I have been looking for a new high-end rangefinder type of digicam. There are a lot of times that I don't always want to use a DSLR, or I am out shooting film cameras, and a pocketable digital camera would be a good asset. I used to own a Canon Powershot A570, and although there was much to like about it, it was a pain to use it manually, what with all the menus. On top of that, it was a small camera, and I found the small buttons a bit bothersome at times. In addition, the start-up was slow, and I eventually replaced it with a Fuji Finepix S700. I gave the Fuji away to a deserving photographer, and replaced it with a used Nikon Coolpix 8700. A good digicam for doing many things, but it's not really compact...and it's slow. I love it for doing ebay shots.
So, after I had sold off a bunch of photographic items, and amassed a nice Paypal balance, I started looking at reviews of higher-end point and shoots, as well as the new Olympus EP-1. I had forgotten about Canon's lineup. As tempting as the Olympus camera is, I don't like the lack of an optical viewfinder, and the camera and lens would have set me back $900. That's real money. Not as much as the drool-inducing Leica M9, but that's not even something I could aspire to afford. So, I started looking around a bit more, and the new Canon G11 really appealed to me. I liked the idea of it being only 10 megapixels, the flip-out LCD screen, the optical viewfinder, and the CONTROLS. Real twisty dials to set ISO, exposure compensation, mode, and the 28-140mm (35mm equivalent) zoom fits perfectly in most of my shooting. So, I ordered one from Beach Camera (and they take Paypal!), and it was at my door in 2 days, with free FedEx shipping! It came yesterday, and and after I charged the battery and reviewed the manual, I was ready to fire away.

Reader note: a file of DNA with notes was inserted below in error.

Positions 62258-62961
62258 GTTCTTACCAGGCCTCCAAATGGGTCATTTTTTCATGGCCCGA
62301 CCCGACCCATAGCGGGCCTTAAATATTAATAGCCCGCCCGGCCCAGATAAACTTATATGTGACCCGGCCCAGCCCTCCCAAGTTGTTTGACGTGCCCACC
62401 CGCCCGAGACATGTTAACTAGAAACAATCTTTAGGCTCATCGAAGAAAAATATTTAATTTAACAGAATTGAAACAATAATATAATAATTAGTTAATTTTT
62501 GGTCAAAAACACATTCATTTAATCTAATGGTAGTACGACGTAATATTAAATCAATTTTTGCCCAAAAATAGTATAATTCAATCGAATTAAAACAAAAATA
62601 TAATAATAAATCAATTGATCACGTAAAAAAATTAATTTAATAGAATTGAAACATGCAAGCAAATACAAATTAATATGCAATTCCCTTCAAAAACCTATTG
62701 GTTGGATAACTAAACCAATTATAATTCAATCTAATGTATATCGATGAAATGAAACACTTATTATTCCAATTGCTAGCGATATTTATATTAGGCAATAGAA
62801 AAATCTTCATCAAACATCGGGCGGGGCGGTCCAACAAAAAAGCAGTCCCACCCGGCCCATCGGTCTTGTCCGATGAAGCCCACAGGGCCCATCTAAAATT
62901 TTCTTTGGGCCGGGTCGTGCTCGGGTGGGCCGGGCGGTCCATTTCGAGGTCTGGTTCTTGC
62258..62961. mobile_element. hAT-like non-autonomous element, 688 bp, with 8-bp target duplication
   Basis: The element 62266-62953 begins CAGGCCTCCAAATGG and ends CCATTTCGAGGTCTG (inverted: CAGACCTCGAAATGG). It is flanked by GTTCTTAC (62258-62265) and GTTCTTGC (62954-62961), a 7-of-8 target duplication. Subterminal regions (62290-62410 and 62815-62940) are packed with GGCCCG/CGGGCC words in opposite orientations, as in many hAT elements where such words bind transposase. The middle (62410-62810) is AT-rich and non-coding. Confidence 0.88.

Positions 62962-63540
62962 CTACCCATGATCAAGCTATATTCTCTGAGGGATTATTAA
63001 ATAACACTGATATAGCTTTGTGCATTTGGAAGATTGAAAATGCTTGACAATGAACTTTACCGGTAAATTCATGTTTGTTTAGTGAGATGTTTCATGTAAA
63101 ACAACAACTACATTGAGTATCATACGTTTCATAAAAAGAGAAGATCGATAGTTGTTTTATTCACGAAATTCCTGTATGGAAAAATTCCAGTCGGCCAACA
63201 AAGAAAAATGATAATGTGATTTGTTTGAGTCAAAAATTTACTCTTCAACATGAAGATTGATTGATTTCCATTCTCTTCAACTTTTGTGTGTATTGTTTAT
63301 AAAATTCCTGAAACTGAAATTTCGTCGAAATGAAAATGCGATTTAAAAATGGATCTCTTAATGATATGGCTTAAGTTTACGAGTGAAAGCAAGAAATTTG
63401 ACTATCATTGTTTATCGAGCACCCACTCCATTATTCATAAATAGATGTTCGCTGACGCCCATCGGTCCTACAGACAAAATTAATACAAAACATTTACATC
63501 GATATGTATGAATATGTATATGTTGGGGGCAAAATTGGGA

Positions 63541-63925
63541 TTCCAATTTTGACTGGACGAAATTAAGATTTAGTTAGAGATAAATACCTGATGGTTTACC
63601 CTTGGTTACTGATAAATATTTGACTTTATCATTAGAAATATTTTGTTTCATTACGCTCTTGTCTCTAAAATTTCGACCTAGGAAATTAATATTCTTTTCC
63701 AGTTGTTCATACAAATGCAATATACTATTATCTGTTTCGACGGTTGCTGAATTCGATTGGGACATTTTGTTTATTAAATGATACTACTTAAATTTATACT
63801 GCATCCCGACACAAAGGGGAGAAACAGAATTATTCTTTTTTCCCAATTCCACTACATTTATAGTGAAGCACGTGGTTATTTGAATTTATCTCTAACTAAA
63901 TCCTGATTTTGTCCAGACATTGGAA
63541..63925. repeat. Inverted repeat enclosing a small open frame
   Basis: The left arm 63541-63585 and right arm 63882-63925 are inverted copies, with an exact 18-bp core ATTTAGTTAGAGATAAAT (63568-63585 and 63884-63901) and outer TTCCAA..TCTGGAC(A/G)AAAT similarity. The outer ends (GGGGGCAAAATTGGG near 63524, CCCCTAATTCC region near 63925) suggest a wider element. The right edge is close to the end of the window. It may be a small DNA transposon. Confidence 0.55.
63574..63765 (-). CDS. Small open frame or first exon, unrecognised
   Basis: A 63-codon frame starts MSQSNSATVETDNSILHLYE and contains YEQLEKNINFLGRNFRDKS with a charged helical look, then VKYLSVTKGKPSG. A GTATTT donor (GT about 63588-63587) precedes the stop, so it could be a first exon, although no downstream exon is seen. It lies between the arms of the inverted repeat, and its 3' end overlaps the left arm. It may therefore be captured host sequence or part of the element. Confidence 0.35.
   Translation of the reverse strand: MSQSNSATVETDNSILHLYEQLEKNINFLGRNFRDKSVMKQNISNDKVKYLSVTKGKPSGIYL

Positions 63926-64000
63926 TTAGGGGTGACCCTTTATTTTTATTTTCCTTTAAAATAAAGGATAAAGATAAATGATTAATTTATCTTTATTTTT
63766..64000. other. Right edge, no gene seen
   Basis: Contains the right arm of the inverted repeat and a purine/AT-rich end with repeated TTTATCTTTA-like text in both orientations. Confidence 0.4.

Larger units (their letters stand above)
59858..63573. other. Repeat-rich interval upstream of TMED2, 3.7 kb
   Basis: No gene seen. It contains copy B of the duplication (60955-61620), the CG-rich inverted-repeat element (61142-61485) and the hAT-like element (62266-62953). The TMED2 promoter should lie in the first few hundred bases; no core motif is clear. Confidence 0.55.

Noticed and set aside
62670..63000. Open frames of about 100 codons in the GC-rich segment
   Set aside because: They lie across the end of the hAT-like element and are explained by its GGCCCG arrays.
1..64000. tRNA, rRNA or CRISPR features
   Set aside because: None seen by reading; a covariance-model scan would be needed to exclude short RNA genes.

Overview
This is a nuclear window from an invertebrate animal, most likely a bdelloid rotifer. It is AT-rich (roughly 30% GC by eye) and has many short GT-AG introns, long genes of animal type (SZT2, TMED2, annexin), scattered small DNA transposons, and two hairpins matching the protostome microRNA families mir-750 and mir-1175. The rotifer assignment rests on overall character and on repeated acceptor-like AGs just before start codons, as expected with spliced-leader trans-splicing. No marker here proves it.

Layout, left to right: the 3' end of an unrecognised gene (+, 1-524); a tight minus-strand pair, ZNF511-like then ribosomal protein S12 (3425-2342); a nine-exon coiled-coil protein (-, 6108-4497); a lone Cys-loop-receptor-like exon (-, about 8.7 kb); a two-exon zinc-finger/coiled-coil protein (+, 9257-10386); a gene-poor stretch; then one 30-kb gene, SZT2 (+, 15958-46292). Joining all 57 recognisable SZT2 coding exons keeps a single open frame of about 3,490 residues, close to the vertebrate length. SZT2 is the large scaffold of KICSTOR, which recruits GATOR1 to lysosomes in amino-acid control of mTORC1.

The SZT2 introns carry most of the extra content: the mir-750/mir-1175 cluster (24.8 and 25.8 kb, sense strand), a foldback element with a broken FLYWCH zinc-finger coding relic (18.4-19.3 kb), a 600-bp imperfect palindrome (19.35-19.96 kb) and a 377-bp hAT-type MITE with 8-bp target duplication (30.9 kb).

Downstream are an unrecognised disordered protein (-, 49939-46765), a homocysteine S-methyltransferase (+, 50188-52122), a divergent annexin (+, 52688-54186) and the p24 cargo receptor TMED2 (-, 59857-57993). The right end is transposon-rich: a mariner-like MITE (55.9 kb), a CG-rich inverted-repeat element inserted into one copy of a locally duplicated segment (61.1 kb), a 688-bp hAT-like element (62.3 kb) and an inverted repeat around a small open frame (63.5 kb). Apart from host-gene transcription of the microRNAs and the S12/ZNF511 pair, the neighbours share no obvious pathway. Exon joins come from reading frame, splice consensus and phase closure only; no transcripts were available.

- LCD image is awesome!
- Easy to navigate menus and options
- ISO dial, exposure comensation and mode dials are metal, and bring back the build one expects in a good rangefinder camera
- I like the built-in ND filter
- Lightweight, yet feels like I have a real camera in my hands
- I can use an external flash...and results are very good
- Optical viewfinder is pretty good... certainly not 100%, but I can use it for street shots.
- Colors and clarity are very, very good.
I'll be giving the camera a more thorough workout, but today, I took it on a walk in Parker Mill County Park and found it a lot of fun to use. Next time I'll bring a tripod to try out that ND filter the way it should be used... long exposures of moving water.